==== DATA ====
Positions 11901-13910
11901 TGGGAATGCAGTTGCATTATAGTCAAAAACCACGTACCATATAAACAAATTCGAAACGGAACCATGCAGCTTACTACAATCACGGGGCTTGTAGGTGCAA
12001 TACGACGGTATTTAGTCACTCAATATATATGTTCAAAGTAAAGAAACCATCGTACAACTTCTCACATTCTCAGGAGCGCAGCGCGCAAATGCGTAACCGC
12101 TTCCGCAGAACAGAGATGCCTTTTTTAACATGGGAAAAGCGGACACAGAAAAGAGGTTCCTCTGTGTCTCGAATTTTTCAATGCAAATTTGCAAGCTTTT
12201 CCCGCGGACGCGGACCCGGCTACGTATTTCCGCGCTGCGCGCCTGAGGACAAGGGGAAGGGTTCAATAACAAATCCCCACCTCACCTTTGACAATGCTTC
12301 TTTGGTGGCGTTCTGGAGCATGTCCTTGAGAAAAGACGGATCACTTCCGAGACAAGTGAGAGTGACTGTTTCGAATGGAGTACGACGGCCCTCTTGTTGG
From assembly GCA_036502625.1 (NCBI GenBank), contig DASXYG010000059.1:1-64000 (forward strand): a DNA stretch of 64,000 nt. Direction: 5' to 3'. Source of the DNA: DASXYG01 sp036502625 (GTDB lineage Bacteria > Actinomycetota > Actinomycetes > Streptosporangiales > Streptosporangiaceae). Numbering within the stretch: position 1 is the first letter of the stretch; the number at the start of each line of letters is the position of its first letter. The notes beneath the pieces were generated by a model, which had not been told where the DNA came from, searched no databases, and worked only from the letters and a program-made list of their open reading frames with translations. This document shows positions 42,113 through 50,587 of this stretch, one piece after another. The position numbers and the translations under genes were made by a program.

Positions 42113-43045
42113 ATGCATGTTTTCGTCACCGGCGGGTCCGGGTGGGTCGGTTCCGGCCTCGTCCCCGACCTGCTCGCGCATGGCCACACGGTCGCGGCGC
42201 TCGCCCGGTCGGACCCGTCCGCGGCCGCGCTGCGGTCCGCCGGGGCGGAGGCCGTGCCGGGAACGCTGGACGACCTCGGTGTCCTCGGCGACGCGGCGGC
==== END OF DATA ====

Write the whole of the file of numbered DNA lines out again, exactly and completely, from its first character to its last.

Positions 11901-13910
11901 TGGGAATGCAGTTGCATTATAGTCAAAAACCACGTACCATATAAACAAATTCGAAACGGAACCATGCAGCTTACTACAATCACGGGGCTTGTAGGTGCAA
12001 TACGACGGTATTTAGTCACTCAATATATATGTTCAAAGTAAAGAAACCATCGTACAACTTCTCACATTCTCAGGAGCGCAGCGCGCAAATGCGTAACCGC
12101 TTCCGCAGAACAGAGATGCCTTTTTTAACATGGGAAAAGCGGACACAGAAAAGAGGTTCCTCTGTGTCTCGAATTTTTCAATGCAAATTTGCAAGCTTTT
12201 CCCGCGGACGCGGACCCGGCTACGTATTTCCGCGCTGCGCGCCTGAGGACAAGGGGAAGGGTTCAATAACAAATCCCCACCTCACCTTTGACAATGCTTC
12301 TTTGGTGGCGTTCTGGAGCATGTCCTTGAGAAAAGACGGATCACTTCCGAGACAAGTGAGAGTGACTGTTTCGAATGGAGTACGACGGCCCTCTTGTTGG
From assembly GCA_036502625.1 (NCBI GenBank), contig DASXYG010000059.1:1-64000 (forward strand): a DNA stretch of 64,000 nt. Direction: 5' to 3'. Source of the DNA: DASXYG01 sp036502625 (GTDB lineage Bacteria > Actinomycetota > Actinomycetes > Streptosporangiales > Streptosporangiaceae). Numbering within the stretch: position 1 is the first letter of the stretch; the number at the start of each line of letters is the position of its first letter. The notes beneath the pieces were generated by a model, which had not been told where the DNA came from, searched no databases, and worked only from the letters and a program-made list of their open reading frames with translations. This document shows positions 42,113 through 50,587 of this stretch, one piece after another. The position numbers and the translations under genes were made by a program.

Positions 42113-43045
42113 ATGCATGTTTTCGTCACCGGCGGGTCCGGGTGGGTCGGTTCCGGCCTCGTCCCCGACCTGCTCGCGCATGGCCACACGGTCGCGGCGC
42201 TCGCCCGGTCGGACCCGTCCGCGGCCGCGCTGCGGTCCGCCGGGGCGGAGGCCGTGCCGGGAACGCTGGACGACCTCGGTGTCCTCGGCGACGCGGCGGC